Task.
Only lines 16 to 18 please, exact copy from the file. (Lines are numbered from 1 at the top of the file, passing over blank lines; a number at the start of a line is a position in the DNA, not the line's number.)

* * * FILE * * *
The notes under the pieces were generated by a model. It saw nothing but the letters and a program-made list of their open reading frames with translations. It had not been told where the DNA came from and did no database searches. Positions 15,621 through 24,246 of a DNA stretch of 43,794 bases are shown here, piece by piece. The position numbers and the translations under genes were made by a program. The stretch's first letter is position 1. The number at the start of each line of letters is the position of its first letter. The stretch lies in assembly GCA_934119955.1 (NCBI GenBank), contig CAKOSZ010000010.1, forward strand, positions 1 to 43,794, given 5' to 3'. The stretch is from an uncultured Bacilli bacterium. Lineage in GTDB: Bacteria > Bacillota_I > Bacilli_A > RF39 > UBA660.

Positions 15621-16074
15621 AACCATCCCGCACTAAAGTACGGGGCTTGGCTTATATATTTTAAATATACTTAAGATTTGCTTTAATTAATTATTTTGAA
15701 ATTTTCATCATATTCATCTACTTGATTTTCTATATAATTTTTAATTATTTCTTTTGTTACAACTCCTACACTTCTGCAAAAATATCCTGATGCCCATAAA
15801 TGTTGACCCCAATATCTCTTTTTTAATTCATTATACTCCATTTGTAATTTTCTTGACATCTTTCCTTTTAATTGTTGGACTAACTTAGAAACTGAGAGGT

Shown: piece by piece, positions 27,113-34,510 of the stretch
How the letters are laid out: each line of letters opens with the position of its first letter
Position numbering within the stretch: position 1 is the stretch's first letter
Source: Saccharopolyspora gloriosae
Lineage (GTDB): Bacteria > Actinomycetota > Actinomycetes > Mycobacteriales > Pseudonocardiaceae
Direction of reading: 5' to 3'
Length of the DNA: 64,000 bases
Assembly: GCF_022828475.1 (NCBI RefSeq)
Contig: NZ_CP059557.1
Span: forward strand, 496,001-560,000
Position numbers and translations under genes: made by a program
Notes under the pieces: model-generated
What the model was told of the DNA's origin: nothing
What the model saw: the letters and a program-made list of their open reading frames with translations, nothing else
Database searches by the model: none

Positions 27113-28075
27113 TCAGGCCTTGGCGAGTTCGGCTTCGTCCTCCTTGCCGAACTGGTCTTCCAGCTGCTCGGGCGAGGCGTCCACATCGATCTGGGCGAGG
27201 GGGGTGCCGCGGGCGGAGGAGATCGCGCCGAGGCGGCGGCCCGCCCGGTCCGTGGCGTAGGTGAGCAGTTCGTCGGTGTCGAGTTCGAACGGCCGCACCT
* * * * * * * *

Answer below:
Position numbers and translations under genes: made by a program
Notes under the pieces: model-generated
What the model was told of the DNA's origin: nothing